The Products of Greenwich-Mohawk: The Adams Wagon Company
To celebrate the exploits of the companies that were once located on the Greenwich-Mohawk brownfield site in Brantford, a seven-part series will briefly introduce each of these industries, their products and their lasting impact on Canada and the world market.
The history of Canada’s modern day transportation industry can trace its roots back, not to the internal combustion engine but to the horse. Many a blacksmith was responsible for the design and production of the vehicles that would move both people and freight in the early days of a young nation. So was the case in 1863 when Peter Adams began operation of his blacksmith shop in Paris, Ontario.
In response to the repeated requests of his customers to build wagons, Peter Adams ventured out into this market with a design of his own. The quality of his work was so good that the orders for wagons continued to grow as his reputation spread. By 1881 the business had outgrown the little blacksmith shop and a large factory was built in Paris to accommodate the steadily growing production that was, by that point, being shipped by the railcar load to the Canadian prairies.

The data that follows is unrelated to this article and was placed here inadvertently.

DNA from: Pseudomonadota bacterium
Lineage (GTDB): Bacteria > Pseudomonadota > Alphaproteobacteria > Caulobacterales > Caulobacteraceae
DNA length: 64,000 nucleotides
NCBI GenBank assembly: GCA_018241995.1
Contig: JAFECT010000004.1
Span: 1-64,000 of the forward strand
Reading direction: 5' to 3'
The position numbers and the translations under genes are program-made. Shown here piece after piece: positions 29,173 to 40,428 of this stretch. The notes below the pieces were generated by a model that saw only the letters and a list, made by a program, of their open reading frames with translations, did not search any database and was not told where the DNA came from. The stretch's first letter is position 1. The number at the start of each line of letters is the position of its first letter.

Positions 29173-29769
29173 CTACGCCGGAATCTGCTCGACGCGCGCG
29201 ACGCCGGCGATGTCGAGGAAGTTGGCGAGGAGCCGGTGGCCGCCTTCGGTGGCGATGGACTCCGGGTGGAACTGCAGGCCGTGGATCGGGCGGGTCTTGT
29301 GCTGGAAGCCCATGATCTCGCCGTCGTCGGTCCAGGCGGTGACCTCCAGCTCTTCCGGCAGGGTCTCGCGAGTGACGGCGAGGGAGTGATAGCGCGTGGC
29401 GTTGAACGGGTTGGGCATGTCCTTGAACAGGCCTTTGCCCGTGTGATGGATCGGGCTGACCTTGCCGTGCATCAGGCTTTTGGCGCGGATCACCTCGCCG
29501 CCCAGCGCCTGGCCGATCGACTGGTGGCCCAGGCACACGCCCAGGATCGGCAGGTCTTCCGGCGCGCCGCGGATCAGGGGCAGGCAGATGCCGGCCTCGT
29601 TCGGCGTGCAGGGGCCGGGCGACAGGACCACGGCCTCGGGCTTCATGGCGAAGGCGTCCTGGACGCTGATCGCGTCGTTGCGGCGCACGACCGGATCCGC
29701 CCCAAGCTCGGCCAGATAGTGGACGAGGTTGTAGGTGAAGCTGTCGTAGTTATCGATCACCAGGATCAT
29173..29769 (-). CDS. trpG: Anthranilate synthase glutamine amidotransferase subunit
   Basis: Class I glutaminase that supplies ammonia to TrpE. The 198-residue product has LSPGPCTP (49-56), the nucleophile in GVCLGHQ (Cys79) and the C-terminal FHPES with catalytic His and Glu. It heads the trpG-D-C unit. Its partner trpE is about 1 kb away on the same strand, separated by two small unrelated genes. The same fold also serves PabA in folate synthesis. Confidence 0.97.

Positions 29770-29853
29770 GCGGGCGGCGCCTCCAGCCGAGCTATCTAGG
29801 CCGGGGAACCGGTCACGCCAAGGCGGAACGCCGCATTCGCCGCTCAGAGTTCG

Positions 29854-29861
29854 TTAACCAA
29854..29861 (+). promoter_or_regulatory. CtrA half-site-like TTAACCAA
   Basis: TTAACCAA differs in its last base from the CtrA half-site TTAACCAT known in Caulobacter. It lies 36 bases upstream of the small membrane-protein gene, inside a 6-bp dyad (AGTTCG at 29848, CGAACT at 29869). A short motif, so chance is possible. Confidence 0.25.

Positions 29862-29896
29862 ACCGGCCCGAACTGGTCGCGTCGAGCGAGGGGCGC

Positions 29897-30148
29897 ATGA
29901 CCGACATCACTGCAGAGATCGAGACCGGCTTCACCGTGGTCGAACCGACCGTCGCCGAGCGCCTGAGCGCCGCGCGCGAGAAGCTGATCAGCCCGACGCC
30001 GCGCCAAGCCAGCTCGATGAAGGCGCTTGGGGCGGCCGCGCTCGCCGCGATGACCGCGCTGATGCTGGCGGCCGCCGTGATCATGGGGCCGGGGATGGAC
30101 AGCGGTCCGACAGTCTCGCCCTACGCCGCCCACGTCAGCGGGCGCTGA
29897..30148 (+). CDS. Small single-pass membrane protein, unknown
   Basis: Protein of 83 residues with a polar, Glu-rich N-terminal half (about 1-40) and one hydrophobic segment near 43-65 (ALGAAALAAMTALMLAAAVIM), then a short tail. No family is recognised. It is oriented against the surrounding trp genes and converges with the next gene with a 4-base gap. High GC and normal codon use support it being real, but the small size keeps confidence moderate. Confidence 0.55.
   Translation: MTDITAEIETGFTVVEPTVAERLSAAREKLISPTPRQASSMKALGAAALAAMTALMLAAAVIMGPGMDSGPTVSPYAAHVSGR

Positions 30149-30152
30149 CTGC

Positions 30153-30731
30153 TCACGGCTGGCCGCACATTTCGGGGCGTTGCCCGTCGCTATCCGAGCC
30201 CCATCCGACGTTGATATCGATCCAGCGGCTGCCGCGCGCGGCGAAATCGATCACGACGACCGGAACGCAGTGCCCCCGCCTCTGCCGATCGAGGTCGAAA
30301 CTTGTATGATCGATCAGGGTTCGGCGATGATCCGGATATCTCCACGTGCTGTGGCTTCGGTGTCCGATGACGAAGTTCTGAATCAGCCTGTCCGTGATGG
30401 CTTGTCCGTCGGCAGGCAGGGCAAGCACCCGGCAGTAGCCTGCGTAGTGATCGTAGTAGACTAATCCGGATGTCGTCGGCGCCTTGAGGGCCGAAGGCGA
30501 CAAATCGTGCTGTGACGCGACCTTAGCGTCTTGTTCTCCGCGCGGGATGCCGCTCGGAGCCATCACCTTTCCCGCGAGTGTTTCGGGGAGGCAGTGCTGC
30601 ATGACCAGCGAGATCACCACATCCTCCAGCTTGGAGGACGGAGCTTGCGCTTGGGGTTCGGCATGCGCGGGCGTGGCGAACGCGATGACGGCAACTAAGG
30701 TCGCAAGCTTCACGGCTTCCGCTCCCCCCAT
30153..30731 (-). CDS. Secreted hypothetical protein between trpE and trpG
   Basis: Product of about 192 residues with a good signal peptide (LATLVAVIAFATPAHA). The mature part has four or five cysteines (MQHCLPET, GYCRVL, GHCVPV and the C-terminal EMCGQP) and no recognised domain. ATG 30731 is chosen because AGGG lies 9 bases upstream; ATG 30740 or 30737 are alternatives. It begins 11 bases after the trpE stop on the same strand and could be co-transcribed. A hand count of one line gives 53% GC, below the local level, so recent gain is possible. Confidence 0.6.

Adams relocated again, and in 1901 began production out of an even larger factory that they constructed at 22 Mohawk St. in Brantford. This move was the result of the lobbying efforts of Brantford Mayor Harry Cockshutt who saw this as an opportunity to benefit city’s ever-growing industrial base and coordinate sales operations with the Cockshutt Plow Co., who were a major distributor of the Adams product line (farm wagons and heavy sleighs) through their own dealerships in Western Canada.
The sales arrangement was of such great benefit to both Adams and Cockshutt that in 1911 Harry Cockshutt purchased the Adams Wagon Company and it became a wholly owned subsidiary of the Cockshutt Plow Company. By 1929 Cockshutt merged Adams Wagon into its larger transportation division, under the name of Canada Carriage & Body Ltd. The automotive age was firmly underway by this point in time and the new realities of the industry dictated that the movement of goods on highways by large trucks was needed. This ongoing trend
would eventually take the company in the direction of semi-trailer production, for which it would become the industry leader in Canada.
From the modest beginnings of a blacksmith shop, Brantford would help shape Canada’s transportation history. For a more detailed history of the Adams Wagon Company,
Additional reading “From Wagon to Trailer: A History of Trailmobile Canada and its Forerunners,” by Michael Hand.